Stop the Insanity!

What has grading become but the ongoing race for points?  Invariably, around the 2 or 3 day mark before the end of the grading period, I start hearing that all too familiar question, “What can I do to get my grade up?”  What students really mean by this is, “What piddly little task or busywork can I do so that you will give me a better grade without me having to do much work.”

It happens at all levels not just with the lower performing students.  In fact, your higher students looking to move a B up to an A, or the A student trying to move a grade from a 95 to a 98 or 100 are more apt to ask this question than your lower performing students.  You see, our students have learned to play this game. They know that if they just hold out, teachers and administrators will give in because grades today say more about the teachers and the system then they do about our students.  The lower performing students simply choose not to play the game. They know they will eventually be passed on.  Higher performing students know that if they just beg, whine, or demand, teachers will find a way to raise grades.  Both groups know how to chase points, or not, learning be damned!

We have utilitarian teachers who have reduced grading to a tool to supply the classroom.  “Bring in some calculator batteries and I’ll give you an extra A,”  “Take your test home and get a parent signature and I’ll give you 5 extra points on your test,”  “Come to tutoring and allow me to correct the problems you missed on your test and I’ll give you back half of those points,” and “Come to class on time and I’ll give you a free homework pass.”  Sound familiar?  Is that what grades are about?  Do we not see the absurdity in these practices?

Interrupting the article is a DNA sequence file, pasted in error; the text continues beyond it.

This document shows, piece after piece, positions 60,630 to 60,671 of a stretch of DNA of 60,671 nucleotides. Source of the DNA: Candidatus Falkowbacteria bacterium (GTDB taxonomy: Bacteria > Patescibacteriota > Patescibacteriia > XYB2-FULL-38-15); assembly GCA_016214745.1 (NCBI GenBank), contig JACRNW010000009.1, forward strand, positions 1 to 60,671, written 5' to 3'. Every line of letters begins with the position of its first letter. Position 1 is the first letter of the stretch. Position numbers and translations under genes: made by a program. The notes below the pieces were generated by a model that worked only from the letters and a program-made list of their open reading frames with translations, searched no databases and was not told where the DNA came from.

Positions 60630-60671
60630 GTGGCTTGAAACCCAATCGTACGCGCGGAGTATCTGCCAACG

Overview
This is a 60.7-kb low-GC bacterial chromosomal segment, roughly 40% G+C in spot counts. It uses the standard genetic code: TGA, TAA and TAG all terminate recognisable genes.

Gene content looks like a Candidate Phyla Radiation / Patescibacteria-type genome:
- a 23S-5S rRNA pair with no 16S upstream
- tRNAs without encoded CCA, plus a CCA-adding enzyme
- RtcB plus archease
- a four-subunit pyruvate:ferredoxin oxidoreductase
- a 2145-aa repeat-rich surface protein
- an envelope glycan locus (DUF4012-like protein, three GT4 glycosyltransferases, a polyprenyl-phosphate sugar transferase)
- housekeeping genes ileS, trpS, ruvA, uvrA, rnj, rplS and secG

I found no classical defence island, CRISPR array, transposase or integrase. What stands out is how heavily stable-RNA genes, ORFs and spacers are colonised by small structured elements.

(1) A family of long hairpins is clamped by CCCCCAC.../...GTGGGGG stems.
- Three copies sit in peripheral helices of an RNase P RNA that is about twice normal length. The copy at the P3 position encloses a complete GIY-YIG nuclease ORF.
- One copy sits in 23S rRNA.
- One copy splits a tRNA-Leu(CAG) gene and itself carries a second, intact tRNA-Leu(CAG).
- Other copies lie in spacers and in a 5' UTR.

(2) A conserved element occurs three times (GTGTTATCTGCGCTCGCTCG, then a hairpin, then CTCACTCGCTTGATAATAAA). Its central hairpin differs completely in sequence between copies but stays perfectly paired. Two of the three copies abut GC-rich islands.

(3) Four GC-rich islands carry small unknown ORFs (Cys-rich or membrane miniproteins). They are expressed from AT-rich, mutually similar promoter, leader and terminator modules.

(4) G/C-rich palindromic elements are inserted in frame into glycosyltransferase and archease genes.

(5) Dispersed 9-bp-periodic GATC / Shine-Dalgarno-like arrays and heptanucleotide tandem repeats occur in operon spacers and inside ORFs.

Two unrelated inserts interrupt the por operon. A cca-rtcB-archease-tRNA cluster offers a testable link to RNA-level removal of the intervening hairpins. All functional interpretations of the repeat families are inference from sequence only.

Points have become synonymous with success.  So much so that getting an “A” in a class is no longer good enough.  High School students feel they must now earn GPA’s of 5.0 and 6.0 if they are to have any chance of getting into their colleges of choice.  But if an A means to show extreme levels of understanding and learning beyond the norm, what can be higher than that?  I guess it is suppose to be a relative thing.  If a 4.0 is a good thing, then a 5.0 or 6.0 must be better, right? Who wouldn’t want a 6.0 over a 5.0 or a 5.0 over a 4.0?  Ridiculous!

The results are quite predictable, we have bastardized our grading systems so much, that they have become virtually useless in their intentions – to indicate with some degree of certainty the level of mastery to which a student has risen in a particular content area.  States are free to arbitrarily set measures so that an A from a student in Louisiana has no correlation to a grade of A from a student in Massachusetts. Heck, an A in a school in one district has no relationship to an A in a school in another district within the same state.  The same can be said for schools within the same district and classrooms within the same school building.